This is a story about a story. Â But it’s more than that.
Somewhere in early 2012, I’d started working on a story, set in the same universe as my short stories “Crossroads” and “The Devil’s Jack” (forthcoming in DEAD MAN’S HAND). Â But about three thousand words in, I realized that there was more here than a short – that I’d created a character, and a world, that wanted to expand into a novel.
So I sent the story and a proposal to my agent, and said “what do you think?”
She thought that it was a great idea, and could probably make a great novel, but it “wasn’t commercial enough.” Â She suggested I stick with the urban fantasy, that was selling well.
So I – being a practical meerkat, did so. Â Wrote some good books, saw them published. But I kept poking at the story, feeling – in that place where we feel such things – that I’d made an error. That, in turning away, I’d gone down the wrong road.
That’s a hard feeling to live with.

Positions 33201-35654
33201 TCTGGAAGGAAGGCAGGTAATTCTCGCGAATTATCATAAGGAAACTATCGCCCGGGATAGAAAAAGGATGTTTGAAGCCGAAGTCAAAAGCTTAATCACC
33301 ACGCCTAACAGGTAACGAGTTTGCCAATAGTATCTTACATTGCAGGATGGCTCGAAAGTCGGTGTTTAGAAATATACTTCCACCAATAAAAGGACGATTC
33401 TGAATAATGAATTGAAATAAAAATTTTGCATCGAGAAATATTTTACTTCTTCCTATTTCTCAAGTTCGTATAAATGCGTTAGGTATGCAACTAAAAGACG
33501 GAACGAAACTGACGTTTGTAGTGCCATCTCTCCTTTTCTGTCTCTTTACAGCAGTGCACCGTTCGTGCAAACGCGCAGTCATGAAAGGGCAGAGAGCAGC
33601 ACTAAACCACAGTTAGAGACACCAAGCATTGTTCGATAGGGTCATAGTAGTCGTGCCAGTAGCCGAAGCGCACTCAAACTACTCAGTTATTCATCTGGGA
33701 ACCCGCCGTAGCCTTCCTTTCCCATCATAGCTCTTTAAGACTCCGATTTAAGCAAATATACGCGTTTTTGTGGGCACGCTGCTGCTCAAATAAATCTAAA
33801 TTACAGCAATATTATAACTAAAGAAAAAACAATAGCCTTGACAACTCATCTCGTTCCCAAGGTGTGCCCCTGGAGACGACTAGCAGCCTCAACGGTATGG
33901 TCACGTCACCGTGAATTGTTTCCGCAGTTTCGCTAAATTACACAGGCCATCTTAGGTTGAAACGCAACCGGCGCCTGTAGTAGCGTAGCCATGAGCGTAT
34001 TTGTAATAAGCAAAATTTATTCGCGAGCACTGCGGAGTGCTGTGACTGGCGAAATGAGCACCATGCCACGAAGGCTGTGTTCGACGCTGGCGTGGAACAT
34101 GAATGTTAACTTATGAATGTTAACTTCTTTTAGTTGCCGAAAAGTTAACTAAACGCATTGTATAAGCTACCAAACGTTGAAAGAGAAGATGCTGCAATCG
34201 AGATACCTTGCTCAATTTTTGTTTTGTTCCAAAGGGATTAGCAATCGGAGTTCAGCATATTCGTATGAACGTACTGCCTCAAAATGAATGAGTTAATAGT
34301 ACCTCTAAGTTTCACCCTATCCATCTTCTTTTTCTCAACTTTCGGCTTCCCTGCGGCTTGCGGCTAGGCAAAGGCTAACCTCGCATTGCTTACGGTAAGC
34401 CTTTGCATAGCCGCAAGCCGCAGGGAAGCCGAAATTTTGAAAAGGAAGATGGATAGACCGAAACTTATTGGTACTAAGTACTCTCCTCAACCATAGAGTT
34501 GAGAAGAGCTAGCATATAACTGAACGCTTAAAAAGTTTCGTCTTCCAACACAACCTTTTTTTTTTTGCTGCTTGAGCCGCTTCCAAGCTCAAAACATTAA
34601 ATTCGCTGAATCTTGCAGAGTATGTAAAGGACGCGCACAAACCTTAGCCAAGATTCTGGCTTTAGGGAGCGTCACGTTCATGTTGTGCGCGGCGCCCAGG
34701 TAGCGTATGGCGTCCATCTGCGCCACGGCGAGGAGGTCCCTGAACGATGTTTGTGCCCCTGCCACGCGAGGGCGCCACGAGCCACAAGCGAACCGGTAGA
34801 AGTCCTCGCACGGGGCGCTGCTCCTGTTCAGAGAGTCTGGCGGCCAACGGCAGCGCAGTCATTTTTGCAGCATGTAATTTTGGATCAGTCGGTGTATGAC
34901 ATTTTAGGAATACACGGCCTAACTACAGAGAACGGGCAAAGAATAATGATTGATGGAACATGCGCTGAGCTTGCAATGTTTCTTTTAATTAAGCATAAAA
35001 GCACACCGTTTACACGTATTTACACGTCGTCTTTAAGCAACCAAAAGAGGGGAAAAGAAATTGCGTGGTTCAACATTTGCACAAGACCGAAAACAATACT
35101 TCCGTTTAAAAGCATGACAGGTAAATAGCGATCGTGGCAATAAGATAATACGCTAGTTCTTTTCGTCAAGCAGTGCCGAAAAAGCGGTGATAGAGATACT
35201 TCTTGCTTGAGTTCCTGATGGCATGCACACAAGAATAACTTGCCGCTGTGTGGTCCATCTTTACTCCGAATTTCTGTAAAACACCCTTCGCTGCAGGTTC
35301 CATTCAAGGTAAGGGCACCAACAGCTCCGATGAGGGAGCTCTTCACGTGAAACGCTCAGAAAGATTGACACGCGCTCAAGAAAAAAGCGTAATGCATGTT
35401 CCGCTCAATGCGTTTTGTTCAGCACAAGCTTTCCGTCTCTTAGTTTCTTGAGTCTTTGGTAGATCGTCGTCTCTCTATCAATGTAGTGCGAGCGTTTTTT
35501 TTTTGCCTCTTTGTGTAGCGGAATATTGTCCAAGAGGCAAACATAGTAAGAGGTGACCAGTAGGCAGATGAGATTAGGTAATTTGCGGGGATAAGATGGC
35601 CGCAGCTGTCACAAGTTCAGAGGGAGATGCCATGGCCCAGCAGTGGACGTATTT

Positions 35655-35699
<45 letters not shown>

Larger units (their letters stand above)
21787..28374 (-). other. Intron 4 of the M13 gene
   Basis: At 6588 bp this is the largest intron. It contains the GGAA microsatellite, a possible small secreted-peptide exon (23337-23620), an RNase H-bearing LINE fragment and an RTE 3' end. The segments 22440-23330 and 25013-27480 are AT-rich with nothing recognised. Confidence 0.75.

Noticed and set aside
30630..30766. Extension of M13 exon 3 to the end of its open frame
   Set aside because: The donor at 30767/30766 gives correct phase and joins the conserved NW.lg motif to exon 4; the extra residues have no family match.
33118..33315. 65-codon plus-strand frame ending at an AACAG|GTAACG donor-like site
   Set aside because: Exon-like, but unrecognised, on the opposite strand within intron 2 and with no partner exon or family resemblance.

I found myself at a decision point. Â Did I hold steady, stick to what was Known, or was it time to turn back, try and find that road that had gone Elsewhere? Â Knowing full well that it could be Â dead end, a disaster or – worse yet – be the chance that came once and could never be found again?
Knowing what you need to do is one thing. Working up the courage to do something about it? Â That took a little longer.
In December 2012, my agent and I parted ways. Â In January, in the entrance hall to my apartment, I posted the motto for the year: I am terrified, but I am not afraid.Â Â And I started writing that back-burnered project.
And then I set off to find an agent who would be a good partner for the journey.
It was, no lie, a bumpy, occasionally stress-driven road filled with setbacks, doubts, and revisions, where I may have repeated my motto every day in varying tones of certainty. Â And yet,Â we pushed on. Â And in December 2013, almost exactly twelve months after that moment of decision, Â we hadÂ multiple calls of interest in the project, all from houses and editors I’d be pleased to work with.
From “not commercial enough” to “you may have a choice of where to publish.”
It’s okay to be terrified. Â Terror can work in your favor. Â Just don’t be afraid.
(how does this particular Â story end? Â You’ll have to check back in January for that news...)